The Los Angeles Police Museum is looking for antique coins tied to a manhunt that focused national attention on Pendleton in 1927.

The museum is seeking coins people had pressed on the railroad tracks by the train William Edward Hickman rode to Los Angeles, on his way to be tried for the brutal murder of a 12-year-old girl. Hickman was hanged in October 1928 for kidnapping, strangling and dismembering the body of Marion Parker, according to East Oregonian archives.

“The coins were souvenirs because this was a case of such national concern,” said museum executive director Glynn Martin. “The whole thing is what movies are made of — the tragedy behind it all it would be an incredible story.”

Hickman was arrested less than a week after Marion Parker’s body was found in a Los Angeles park in December 1927.

A Pendleton police chief and state police officer found him driving a stolen car between Pendleton and Echo.

Hickman had become so notorious by the time of his arrest, it was a wonder nobody lynched him as he boarded a Union Pacific train in Pendleton to meet his fate in Los Angeles.

“There (were) literally mobs of people that they’ve got to wade through to get to the train,” Martin said.

The manhunt for Hickman drew 20,000 participants across the West including police officers, American Legion volunteers and enraged citizens.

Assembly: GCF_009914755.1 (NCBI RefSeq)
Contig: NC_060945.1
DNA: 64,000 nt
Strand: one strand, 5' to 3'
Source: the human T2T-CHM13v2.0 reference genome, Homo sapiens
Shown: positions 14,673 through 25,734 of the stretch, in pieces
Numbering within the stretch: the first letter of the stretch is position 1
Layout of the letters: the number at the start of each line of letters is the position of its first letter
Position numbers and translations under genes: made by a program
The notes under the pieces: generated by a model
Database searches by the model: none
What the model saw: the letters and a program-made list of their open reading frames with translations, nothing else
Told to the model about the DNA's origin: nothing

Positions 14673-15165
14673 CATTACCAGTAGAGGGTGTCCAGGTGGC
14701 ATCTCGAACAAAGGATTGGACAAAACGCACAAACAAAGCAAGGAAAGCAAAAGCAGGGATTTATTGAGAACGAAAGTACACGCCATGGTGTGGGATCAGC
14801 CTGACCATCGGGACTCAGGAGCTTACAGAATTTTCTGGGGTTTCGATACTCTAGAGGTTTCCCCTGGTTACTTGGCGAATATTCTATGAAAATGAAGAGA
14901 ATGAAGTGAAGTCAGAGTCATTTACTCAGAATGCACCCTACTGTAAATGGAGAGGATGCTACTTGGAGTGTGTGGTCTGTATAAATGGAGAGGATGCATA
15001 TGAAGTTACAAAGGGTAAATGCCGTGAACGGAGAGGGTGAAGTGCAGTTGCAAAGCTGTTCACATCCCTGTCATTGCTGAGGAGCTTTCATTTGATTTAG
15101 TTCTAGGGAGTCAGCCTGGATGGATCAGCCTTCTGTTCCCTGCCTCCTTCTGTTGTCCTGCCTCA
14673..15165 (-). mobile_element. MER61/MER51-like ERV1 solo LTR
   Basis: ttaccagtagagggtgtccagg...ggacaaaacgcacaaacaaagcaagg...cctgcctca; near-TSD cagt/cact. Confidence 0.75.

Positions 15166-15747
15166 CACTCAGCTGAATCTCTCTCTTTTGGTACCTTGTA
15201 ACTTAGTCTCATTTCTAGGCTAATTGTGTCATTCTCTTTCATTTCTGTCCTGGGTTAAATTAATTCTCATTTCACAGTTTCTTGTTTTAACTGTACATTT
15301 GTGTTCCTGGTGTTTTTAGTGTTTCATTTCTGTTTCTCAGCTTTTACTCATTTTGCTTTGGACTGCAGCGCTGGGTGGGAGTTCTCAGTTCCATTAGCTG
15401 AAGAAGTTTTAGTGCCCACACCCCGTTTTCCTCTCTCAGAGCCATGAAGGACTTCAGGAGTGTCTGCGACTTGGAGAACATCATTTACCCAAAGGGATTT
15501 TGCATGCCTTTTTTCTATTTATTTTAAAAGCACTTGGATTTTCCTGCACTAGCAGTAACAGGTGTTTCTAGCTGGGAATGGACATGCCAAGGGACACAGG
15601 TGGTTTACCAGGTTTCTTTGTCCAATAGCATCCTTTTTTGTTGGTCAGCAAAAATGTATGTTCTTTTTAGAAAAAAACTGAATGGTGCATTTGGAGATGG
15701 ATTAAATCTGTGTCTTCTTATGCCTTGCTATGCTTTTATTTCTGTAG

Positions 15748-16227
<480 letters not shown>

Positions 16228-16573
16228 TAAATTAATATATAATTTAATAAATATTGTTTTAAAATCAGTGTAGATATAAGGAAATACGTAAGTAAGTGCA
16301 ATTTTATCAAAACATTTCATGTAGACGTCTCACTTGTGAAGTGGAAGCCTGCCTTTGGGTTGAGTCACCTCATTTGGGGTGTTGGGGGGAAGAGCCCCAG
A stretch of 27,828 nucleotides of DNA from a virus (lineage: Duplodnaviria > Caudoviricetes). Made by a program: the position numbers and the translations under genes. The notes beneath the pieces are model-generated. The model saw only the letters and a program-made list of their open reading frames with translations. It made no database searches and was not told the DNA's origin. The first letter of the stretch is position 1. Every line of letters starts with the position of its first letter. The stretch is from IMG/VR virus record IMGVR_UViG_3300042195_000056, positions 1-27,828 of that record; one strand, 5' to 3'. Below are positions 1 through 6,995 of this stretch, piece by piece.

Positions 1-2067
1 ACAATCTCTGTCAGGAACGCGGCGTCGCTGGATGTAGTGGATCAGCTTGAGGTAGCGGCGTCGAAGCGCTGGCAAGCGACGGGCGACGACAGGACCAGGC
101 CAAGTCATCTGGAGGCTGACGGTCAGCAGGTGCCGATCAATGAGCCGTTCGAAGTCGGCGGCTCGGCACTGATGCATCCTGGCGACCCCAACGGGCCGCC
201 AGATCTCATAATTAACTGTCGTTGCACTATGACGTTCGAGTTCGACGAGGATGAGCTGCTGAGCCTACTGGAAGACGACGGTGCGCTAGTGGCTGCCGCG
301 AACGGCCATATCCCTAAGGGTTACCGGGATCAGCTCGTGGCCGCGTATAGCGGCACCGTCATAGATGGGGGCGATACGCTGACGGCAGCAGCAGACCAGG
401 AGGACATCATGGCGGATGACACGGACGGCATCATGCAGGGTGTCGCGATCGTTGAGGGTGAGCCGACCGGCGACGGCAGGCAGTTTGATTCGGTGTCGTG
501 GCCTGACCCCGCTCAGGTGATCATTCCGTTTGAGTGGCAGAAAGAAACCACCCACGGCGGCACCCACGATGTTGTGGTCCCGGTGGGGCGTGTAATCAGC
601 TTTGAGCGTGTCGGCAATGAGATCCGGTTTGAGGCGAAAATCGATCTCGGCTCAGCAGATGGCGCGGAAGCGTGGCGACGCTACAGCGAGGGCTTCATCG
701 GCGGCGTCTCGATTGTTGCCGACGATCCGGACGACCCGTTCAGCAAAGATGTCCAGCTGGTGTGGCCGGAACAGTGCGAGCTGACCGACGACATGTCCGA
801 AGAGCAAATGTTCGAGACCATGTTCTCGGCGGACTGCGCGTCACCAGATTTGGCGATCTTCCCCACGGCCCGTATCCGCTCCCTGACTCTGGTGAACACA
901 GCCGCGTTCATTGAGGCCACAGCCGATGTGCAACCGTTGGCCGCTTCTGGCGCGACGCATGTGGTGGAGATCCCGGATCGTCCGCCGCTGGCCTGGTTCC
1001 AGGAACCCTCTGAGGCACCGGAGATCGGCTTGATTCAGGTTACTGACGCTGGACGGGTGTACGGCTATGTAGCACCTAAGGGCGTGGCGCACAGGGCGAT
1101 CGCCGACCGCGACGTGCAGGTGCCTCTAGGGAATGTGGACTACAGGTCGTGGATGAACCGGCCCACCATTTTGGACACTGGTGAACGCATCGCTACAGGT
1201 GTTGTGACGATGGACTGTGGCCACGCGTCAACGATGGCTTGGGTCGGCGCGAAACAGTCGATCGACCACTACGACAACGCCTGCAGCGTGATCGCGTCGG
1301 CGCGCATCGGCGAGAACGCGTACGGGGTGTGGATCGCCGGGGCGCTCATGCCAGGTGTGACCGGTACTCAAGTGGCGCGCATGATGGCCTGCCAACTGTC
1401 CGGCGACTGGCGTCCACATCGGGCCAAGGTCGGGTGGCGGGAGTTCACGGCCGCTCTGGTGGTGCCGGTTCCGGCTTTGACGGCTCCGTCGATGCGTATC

Hickman was the first murder suspect to plead insanity in the Los Angeles court system, and his six-page written confession — on display at the museum — was so articulate it still astounds police.

“It’s not something you would get associated with somebody that committed a crime that was just this ugly,” Martin said.

The 19-year-old planned to use the $1,500 ransom he received from Parker’s father — supposedly in exchange for the safe return of his daughter — to attend Park College near Kansas City, Kan.

Martin said the museum will only accept pressed coins made in 1927 or earlier, but otherwise has no way of officially verifying their authenticity.

“You’d have to take somebody’s word for it,” he said. “I was hoping if we went to the source the likelihood would be much greater that it was a true Hickman coin than something somebody conjured up after the fact.”

Museums often receive such artifacts from families who pass them down with some sort of legend, said Barbara Lund-Jones, executive director of the Umatilla County Historical Museum.

The police museum will credit anyone who donates coins to the exhibit, or pay them for the souvenirs.

For more information, contact the Los Angeles Police Museum at 323-344-9445 or email


Contact Chris Rizer at or 541-966-0836.

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